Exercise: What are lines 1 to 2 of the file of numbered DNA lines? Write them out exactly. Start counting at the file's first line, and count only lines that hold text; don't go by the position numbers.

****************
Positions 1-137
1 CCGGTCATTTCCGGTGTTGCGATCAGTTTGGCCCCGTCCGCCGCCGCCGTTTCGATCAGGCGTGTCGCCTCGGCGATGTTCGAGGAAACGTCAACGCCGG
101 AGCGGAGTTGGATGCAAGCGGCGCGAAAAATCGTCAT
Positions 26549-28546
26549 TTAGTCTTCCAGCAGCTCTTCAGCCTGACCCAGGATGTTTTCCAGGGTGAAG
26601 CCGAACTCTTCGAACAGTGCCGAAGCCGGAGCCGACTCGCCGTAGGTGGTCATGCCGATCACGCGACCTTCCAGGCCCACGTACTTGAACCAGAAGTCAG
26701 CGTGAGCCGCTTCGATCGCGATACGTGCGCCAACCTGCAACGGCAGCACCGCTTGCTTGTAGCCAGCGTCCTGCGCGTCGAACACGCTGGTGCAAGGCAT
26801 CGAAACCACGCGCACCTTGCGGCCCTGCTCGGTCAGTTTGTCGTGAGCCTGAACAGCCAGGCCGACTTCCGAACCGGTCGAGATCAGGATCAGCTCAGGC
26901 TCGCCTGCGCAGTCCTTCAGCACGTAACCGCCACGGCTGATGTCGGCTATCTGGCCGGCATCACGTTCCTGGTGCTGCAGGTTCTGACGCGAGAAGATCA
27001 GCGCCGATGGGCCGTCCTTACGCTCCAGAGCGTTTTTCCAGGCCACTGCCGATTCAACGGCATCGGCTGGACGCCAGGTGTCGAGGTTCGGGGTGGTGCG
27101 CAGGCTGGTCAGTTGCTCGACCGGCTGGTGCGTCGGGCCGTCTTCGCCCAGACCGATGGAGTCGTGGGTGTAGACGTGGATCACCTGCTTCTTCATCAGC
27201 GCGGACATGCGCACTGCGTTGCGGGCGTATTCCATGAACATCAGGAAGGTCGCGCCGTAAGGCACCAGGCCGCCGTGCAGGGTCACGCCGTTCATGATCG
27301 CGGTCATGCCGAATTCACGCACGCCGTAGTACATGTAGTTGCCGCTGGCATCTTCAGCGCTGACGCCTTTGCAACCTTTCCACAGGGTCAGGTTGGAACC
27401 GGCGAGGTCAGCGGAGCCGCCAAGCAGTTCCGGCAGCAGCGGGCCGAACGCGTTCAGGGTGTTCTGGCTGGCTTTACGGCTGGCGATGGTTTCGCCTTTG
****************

Positions 1-137
1 CCGGTCATTTCCGGTGTTGCGATCAGTTTGGCCCCGTCCGCCGCCGCCGTTTCGATCAGGCGTGTCGCCTCGGCGATGTTCGAGGAAACGTCAACGCCGG